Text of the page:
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RUSH:  One of the many things Trump did in a series of speeches recently is make an appeal to African-American voters.  Now, this is something that Republicans have been urging Republican leaders to do frequently.  It’s implicitly rooted in the fact that if the Democrats could just be forced to lose 10% of African-American vote, that it would seriously damage the Democrats’ presidential aspirations.  They routinely get 90 to 93% of the African-American vote, and it’s assumed that there’s nothing to be done. 

But yet there are often calls, and have been for decades, for Republicans to make an appeal.  And there have been several.  Jack Kemp’s enterprise zones. He actually went to urban neighborhoods to pitch various plans/proposals that would facilitate the building and creation of black small businesses, selling entrepreneurism and so forth.  And there have been others that have made efforts to convince African-Americans that they’re wasting their vote with the Democrat Party. 

I don’t recall anybody doing it the way Trump is doing it.  The way Trump is doing it is to just look at them and say, “What have you been getting for it?” I’m gonna use my own words to convey the same message that Trump tried to get across, which is, “You have been voting for the Democrat Party for 50 years, and every four years you have voiced the same complaints, the same injustices, the same racism, the same unfairness, the same stacked deck.

“And yet after all of these years and after all these Democrats be elected, you still complain about the same things, and your life circumstances simply haven’t improved. Look at black teenage unemployment, look at black adult unemployment.” So Trump mentions all this in his own way and says, “What have you got to lose by voting for me, ’cause how much worse can it get?”  It’s an intriguing appeal, and I think it’s effective by virtue of the Democrat media reaction to it.


RUSH: I like the way Trump made his pitch for African-American votes, and, I’ll tell you, it’s effective.  And the reason I know it’s effective is not because of anything I’ve heard from the African-American community.  I’ve heard and read media reaction to it.  They are loaded for bear.  They are outraged that Trump would make an appeal to African-American voters.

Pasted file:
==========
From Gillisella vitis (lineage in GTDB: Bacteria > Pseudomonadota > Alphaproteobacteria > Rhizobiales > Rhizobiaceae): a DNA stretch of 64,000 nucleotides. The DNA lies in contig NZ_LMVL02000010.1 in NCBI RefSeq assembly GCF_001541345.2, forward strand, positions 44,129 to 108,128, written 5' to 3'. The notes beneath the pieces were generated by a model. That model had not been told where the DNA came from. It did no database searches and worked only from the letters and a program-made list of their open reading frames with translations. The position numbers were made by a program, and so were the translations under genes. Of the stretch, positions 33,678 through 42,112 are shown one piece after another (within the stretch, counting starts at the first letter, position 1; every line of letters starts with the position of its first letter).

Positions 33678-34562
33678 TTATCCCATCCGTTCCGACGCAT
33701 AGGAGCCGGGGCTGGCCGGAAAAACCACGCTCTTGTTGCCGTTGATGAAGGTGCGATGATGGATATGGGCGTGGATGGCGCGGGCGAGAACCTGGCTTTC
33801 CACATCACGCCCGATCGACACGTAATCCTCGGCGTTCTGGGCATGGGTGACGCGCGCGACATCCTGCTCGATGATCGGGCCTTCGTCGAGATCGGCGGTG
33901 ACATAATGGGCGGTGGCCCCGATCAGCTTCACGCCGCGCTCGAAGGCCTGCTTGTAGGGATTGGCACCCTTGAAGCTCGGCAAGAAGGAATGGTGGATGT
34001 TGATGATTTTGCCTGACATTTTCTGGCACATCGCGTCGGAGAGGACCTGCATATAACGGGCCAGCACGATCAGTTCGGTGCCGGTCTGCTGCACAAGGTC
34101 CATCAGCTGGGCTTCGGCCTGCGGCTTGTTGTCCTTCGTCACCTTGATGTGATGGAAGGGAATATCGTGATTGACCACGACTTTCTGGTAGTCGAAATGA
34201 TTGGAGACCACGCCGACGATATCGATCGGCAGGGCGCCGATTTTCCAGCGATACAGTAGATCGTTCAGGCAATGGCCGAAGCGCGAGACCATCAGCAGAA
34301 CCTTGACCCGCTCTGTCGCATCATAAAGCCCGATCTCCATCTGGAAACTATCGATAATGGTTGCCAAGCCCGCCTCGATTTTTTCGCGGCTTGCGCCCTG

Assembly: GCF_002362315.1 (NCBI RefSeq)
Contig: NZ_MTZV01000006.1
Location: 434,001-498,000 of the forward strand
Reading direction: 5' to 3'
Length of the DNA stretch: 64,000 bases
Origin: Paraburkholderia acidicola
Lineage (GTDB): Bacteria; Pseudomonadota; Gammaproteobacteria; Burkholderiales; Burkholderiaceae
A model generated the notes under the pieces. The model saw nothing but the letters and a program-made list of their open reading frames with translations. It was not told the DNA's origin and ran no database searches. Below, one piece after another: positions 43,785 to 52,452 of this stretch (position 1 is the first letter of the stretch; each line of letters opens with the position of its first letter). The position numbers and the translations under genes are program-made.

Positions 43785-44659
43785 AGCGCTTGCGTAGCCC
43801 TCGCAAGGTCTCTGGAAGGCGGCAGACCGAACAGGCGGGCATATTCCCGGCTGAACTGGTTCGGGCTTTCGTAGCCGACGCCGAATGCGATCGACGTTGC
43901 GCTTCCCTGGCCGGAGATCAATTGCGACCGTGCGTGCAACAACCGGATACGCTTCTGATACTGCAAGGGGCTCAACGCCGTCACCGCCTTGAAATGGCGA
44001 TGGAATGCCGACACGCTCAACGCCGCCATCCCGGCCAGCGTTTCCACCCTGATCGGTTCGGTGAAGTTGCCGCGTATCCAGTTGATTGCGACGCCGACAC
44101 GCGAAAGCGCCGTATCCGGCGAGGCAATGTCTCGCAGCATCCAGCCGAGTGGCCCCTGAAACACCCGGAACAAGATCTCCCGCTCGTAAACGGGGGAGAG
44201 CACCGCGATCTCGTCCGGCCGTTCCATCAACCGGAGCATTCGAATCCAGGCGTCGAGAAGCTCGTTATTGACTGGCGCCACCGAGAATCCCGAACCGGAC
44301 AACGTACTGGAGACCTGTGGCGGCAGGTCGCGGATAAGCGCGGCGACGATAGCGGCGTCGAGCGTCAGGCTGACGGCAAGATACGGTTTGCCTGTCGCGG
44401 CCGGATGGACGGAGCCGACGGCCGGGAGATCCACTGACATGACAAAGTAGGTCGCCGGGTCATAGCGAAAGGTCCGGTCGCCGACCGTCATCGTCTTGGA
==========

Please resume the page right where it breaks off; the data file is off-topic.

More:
And then you know what I saw?  I wish I would have printed this out.  I was really Hoovering news, I was trying to make up, I’ve been off the grid for a couple days, and this was Saturday, and I forget where I saw this. It’s not necessary for anybody to go out and find it.  A series of stories, there might have been two stories written by Drive-By reporters trying to make the case that, “Hey, life in America isn’t that bad for African-Americans.” 

And I said, “Well, this is new.”  It seems to me that every bit of reporting on African-Americans is that it’s one of the worst things that could happen to you, is to be black in America.  And that’s been the tenor of the coverage of African-American news and stories my entire life.  Filled with sympathy and sorrow and, oh, the discrimination and the racism and the historical precedents of slavery and all these horrible, rotten things that America’s guilty of, making it practically impossible to be African-American in America. And Trump comes out and makes a direct appeal to them, and then they just do a 180 and start saying, “Well, you know, black unemployment’s not that bad.” 

And they start citing middle class income figures, home ownership statistics to try to indicate that, hey, it isn’t that bad for African-Americans.  Isn’t this fascinating?  Where’s this story been for 50 years?  Life for African-Americans in America not bad at all.  You’ve never seen that until Trump makes his pitch.  And what he said is what the hell do you have to lose?  You’re living in poverty, your schools are no good, you have no jobs, 58% of your youth is unemployed.  What the hell do you have to lose? 

By the way, these are not things he’s made up.  These are statistical truths, and they oftentimes are complaints that you actually hear from the mouths of African-American leaders like the Reverend Jackson or Al Sharpton.  I mean, they’re the ones promulgating this stuff.  They’re the ones that need there to be this perception that life for African-Americans is the dregs, and of course the reason for that is racism and bigotry and discrimination, thereby needing the race industry to defend these African-Americans against this onslaught of unfairness that is intrinsically baked into the United States of America’s existence.  And then Trump comes along, and I think it’s a reasonable appeal. 

Now, what Trump didn’t say that I think is implied here when he says you’re living in poverty, your schools are no good, you have no jobs, 58% of your youth is unemployed, he talks about immigration. That’s not gonna help any of these circumstances with all these illegal immigrants and refugees pouring into the country.  And then the Democrats turning their attention on new favorites such as gays and lesbians and bisexual, transgenders and so forth, taking the African-American vote for granted.

But the point is that the implied message of what Trump says is that the circumstances that blacks and their leaders complain about haven’t changed.  In fact, you could possibly accurately say that there’s more anger in America today than there was 10 years ago, certainly more than there was eight years ago.  There is more anger in this in country than there was eight years ago.  There hasn’t been any resolution to that.  There hasn’t been any unity. There hasn’t been any softening of tensions, relaxing of tensions.  It’s gotten worse, the exact opposite of what people hoped would result from electing the first African-American president, Barack Hussein O.